Reality by Design


The New World Order

MIT researcher Deb Roy’s modeling methods help us see the effects of social networking technologies and the ways it contributes to social restructuring. People build conversations around common interests and ideas within entirely new social structures. The nugget: increasingly, to understand a person’s opinions, community, culture or worldview, we need to understand their online activities and interactions.


Corporations as community organizers

Earlier this summer Novosymes, a company that manufactures enzymes for detergents, launched its ido30 campaign, a promotion to foster community around the idea that if all European households wash clothes at 30C (about 86ºF), they’ll reduce CO2 emissions roughly equal to taking 3 million cars off the roads (ido30’s Facebook page has about 9500 fans as of this publication date).

ido30 is an example of how interactive technologies have re-invented paradigms for the role of the corporation in local and global cultures–and how that requires us to develop new modes of thinking to make sense of it all. For decades, branding practices have promoted the anthropomorphization of the corporation or brand. We tend to think of brands or companies as beings with values and sometimes even feelings. With emerging internet technologies, we now can interact with brands and corporations, creating relationships with the abstract concept of “the brand” on a whole new level.

Novosymes’s use of social media and its environmental mission might draw a broad array of criticism. Those who support minimal interference in the free market system might argue that corporate citizenship practices distract from businesses’ primary economic roles. On the other end of the spectrum, critics of capitalist practices might assert that corporate social responsibility efforts comprise merely another level of simulacrum (a lá Jean Baudrillard), a fabrication of reality that stands in for (and many people accept as) reality itself.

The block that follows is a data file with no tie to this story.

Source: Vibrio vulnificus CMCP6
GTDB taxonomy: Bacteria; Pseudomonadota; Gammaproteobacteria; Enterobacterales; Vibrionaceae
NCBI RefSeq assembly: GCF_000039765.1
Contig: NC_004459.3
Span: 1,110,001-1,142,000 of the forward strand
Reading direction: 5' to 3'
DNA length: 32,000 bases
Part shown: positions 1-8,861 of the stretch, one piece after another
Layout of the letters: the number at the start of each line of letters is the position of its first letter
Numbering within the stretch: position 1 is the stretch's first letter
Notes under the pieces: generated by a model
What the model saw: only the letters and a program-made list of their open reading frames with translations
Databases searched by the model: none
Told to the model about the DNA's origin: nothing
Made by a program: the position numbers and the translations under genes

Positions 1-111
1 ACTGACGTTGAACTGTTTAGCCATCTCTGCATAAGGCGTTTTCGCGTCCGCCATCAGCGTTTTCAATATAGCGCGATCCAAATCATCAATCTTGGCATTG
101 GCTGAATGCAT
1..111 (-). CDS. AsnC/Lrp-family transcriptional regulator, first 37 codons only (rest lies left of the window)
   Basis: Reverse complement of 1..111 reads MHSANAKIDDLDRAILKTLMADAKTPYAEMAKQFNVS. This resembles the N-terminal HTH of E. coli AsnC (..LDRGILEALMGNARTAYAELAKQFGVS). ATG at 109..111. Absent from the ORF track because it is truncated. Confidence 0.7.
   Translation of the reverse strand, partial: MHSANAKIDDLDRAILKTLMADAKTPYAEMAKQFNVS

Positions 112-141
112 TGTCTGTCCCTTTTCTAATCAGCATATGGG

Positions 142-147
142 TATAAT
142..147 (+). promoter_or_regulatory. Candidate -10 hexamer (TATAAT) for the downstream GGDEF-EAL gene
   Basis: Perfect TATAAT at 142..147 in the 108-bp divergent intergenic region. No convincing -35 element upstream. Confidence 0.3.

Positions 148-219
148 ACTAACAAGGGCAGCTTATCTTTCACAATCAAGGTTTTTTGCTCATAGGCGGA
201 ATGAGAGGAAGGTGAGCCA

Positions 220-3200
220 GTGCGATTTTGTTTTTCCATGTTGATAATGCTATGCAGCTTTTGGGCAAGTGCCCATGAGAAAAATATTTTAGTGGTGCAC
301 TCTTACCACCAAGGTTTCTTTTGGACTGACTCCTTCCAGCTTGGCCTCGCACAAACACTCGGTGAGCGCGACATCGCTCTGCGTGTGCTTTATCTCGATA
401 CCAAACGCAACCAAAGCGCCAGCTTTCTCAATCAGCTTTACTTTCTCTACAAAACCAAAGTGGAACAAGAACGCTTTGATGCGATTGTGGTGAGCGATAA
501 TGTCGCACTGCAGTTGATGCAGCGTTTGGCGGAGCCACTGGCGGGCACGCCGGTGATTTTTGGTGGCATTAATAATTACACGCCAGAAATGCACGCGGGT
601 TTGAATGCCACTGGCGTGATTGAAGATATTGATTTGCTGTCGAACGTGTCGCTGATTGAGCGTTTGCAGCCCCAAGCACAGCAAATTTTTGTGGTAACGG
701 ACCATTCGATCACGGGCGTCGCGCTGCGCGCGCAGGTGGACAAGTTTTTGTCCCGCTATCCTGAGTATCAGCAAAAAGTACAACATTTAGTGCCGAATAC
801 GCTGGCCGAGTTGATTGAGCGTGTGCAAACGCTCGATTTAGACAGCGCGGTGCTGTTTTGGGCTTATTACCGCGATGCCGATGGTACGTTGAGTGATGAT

But internet technologies may complicate these thought paradigms even further. So-called consumers are increasingly savvy in seeing beyond the veil and spectacle of corporate marketing rhetoric, and many expect more of the corporations and brands than they had in the past. They recognize shallow hype, and many expect a brand’s story to represent a commitment to more than short-term profits. Their new skills and resources enable consumers to level accountability in ways previously unattainable.

Enter corporate responsibility models like Novosymes’s. Novosymes’s campaign isn’t new, but its efforts have drawn attention from the global community. In 2002 the company signed on to the UN Global Compact’s strategic policy initiative for businesses committed to aligning operations and strategies with ten universally accepted principles in the areas of human rights, labor, environment and anti-corruption. Novosymes’s commitment may represent the corporate practice of the future, a dedication to social responsibility even as it satisfies shareholders.

Perhaps in the process Novosymes has indeed succeeded in constructing a distraction from governmental regulation of its products and practices, hoodwinking the UN and others in corporate machinations. It could be that the company’s relationship with the UN exemplifies the kind of corporate and governmental/NGO entanglements so many critics fear. Or maybe we need to re-assess our thought processes around corporate social roles, and acknowledge the increasing complexities of technology and capitalist cultural practices. The idea of the corporation won’t disappear, only evolve. And corporate responsibility is proving to be the only sustainable evolutionary adaptation right now.

For the record, yes, we wash in cold, have for years…


What Madison Avenue taught a “traditional African culture”…and what we might learn in return…

In Namibia I toured a “traditional Himba village” with a group made up of mostly Europeans and a handful of Americans and Canadians. As our guide walked us from our campsite toward the village, we followed in near-complete silence—he offered little to shape our expectations for the experience. Along our walk, several Himba children—maybe nine-, ten-, eleven-years-old—approached us, grabbing our hands and alternating handshakes as they repeated words in their local language: moro; perivi; nawa. The word “moro” was accompanied by a grasp of the right hands, familiar to us Westerners as a handshake. With “perivi,” the grasp shifted so the thumbs entwined and one’s fingers curled around the back of the other hand. On “nawa,” the greeters returned to the original handshake. Down the line each child went, from tourist to tourist, repeating the handshakes and words: moro; perivi; nawa. Eventually our guide explained that the children were teaching us greetings in their local language: “moro” means “good day”; “perivi” is “how are you”; “nawa,” “I’m well.”